The Wallasea Walkies area will be a large fenced area, beside the wild bird cover area as you enter the reserve, bounded by a mixed native hedge which will also be great for the local wildlife. Paths around the area will provide a choice of secure, sheltered walks and we hope to include some benches and other useful additions to the area to make it an attractive choice of exercise area. This space will also be large enough for dog-orientated events; perhaps a dog show or agility contest.

    In the meantime, dogs and their companions are welcome to use the seawall footpath as long as the dogs are kept on a lead. This is as much for the dogs' safety as that of the wildlife and other vsiitors in the area. Soft mud in the area can be treacherous - birds can happily paddle around on it, but heaven help the dog or owner who try to copy them. Our overwintering birds have travelled here in huge numbers from distant northerly places to feed and rest - if they are regularly disturbed they will not only struggle to conserve enegry and survive the winter but move off the habitat we create for them. In Spring and Summer a different set of birds come here to nest and raise their young and disturbance makes that difficult and may lead to abandonment of the nest and young. Our island is also home to many mammals whose scents may be irresistable to active dogs, leading to a much longer than anticipated walk if dogs are off lead!


    If you are a regular walker in the area and have suggestions or ideas that you'd like to contribute we'd love to hear from you or your dog.  Just call by the office in Grapnell's Farm - Ellie the cairn terrier will be happy to chat to the canine visitors and humans may ask for Hilary. Woof!

  • Great White flies into Wallasea

     Many of you may have noticed the rapid spread of Little Egrets through the country in past years. I remember well, dashing off to a WWT site in Northern Ireland where the first few of these tropical-looking birds visited Strangford Lough a few years ago, and now they are to be found throughout much of the North.  This, it seems is an indication of climate change, global warming and what the compilers of the Bird Atlas show as a general shift of species from south east moving north west.  This is great news for birds and their watchers in the south east, where increasing numbers of rare species are turning up, but not so good for north-western birds with nowhere left to go.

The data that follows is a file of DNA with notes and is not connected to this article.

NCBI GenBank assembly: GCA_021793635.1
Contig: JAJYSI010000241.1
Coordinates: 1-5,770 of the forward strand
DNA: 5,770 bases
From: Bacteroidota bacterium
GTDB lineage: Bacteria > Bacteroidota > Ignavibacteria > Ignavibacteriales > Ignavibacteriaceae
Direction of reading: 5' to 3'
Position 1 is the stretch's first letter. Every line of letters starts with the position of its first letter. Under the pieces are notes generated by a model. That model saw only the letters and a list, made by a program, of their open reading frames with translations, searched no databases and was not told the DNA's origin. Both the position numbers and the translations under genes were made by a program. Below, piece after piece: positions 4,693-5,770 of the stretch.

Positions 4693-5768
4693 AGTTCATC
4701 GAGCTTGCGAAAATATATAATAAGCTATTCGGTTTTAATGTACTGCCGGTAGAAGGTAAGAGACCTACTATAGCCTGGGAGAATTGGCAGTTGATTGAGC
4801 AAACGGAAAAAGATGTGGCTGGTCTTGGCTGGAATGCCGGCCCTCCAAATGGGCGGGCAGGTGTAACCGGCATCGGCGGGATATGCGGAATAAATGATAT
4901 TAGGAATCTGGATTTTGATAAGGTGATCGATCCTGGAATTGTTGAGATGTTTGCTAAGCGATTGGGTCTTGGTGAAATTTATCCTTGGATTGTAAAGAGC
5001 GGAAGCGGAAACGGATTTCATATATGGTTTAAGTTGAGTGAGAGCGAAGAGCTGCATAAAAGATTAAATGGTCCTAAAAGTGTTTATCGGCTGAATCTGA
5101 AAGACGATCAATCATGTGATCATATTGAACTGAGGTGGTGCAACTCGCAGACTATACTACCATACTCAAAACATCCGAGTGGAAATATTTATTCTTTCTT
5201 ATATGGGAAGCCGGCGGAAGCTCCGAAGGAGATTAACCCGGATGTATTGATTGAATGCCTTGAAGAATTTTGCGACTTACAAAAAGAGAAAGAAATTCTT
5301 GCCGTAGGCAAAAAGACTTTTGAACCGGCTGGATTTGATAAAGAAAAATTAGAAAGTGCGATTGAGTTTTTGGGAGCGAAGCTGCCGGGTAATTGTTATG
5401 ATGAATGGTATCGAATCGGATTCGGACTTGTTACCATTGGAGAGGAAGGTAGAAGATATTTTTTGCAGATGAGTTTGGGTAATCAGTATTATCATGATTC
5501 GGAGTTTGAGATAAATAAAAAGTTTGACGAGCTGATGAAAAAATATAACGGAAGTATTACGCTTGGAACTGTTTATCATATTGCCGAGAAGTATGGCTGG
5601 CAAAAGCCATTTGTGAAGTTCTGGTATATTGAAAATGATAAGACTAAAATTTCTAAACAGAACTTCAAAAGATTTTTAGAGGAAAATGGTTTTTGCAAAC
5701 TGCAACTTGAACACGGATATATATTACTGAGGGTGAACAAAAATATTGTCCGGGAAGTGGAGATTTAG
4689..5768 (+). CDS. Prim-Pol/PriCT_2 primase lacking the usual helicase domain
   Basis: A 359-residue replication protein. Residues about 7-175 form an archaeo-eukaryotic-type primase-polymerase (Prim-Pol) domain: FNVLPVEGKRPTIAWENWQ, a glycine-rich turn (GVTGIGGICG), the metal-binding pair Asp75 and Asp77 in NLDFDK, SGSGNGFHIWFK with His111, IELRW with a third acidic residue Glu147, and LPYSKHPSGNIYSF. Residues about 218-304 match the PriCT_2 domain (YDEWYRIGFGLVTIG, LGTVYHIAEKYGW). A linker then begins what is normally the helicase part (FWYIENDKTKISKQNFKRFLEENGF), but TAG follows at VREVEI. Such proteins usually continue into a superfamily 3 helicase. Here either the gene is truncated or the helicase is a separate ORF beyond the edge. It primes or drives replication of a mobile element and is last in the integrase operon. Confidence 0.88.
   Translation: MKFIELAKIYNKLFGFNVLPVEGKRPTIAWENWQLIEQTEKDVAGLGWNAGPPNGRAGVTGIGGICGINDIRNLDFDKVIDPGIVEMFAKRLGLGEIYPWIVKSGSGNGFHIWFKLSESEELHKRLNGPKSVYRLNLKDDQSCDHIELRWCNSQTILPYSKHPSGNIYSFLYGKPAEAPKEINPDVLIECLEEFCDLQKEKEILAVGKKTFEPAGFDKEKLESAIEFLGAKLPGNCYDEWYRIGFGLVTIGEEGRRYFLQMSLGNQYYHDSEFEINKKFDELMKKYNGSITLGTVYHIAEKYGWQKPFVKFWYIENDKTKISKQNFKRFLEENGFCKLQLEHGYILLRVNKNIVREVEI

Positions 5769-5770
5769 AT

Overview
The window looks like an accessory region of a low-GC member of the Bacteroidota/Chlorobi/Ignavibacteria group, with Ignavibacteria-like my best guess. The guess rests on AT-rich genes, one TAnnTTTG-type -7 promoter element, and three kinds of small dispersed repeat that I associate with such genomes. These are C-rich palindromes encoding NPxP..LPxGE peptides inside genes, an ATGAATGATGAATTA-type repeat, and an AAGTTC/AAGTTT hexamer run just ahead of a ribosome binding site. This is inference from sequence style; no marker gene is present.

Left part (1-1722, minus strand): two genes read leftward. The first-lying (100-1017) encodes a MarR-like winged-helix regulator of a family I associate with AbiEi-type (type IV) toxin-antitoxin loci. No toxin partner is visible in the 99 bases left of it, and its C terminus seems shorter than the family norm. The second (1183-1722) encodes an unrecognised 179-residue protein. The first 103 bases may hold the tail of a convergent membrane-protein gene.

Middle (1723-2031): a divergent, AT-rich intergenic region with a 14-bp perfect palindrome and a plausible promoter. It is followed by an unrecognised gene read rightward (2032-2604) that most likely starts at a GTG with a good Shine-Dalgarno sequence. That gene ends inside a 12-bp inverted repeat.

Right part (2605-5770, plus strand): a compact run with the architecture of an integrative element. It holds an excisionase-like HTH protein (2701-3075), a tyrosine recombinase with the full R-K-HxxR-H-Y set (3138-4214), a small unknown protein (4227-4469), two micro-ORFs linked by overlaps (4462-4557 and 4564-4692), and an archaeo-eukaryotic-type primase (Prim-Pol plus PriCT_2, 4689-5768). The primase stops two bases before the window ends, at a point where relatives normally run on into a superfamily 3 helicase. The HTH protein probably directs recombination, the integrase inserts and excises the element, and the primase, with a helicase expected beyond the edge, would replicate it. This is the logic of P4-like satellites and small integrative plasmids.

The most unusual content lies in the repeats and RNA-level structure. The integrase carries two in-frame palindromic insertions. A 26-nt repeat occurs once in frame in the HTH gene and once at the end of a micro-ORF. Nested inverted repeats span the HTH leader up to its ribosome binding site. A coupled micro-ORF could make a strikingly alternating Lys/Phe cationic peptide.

Here on Wallasea Island, Little Egrets are a common sight as they lift on approach from their feeding along our ditches and creeks, or wade around the mud of the Allfleet's Marsh. But this week, keen eyed birders spotted a bigger brother - a great white egret. As the name suggests, a large, white heron. Great white egrets can look similar to little egrets, but they are a more impressive size  - the same size as the familiar grey heron, of which we have several families about the island. Other identification features to look out for include black feet (not yellow), yellow beak (in juvenile and non-breeding plumage), and a different fishing technique like that of the grey heron.

    Expanding populations in Europe mean that this species is now seen more frequently in the UK - it can turn up in almost any part of the country, with most in south-east England and East Anglia. Great white egrets favour all kinds of wetland habitats - even farmland ditches can attract them - and they are most likely to be seen during spring and winter.Like the herons, they eat fish, insects and frogs, caught by spearing with its long, sharp beak. Like the heron family, this bird breeds in extensive areas of reeds, usually by large shallow lakes or fishponds. As they are partially migratory and dispersive,most european birds migrate to North Africa and the Middle East (especially Israel) but they are also wintering in increasing numbers around the Adriatic and even in Holland.


    If you are heading to Wallasea for a spot of birdwatching, it is not just the wetlands worth watching at the moment. Hundreds of corn buntings are among the farmland birds who usually winter elsewhere, but have decided our Wild Bird Cover area ( near the farm) is a good spot to stay in. Birds of prey including short-eared owls, barn owls,harriers,and yesterday a buzzard, have also been seen hunting close by. So don't just drive by on your way to the seawall - pause and take in this excellent addition to the project and see what you can spot!

    Many thanks to Jeff Delve for providing this great image of the great white being escorted by his little egret cousins!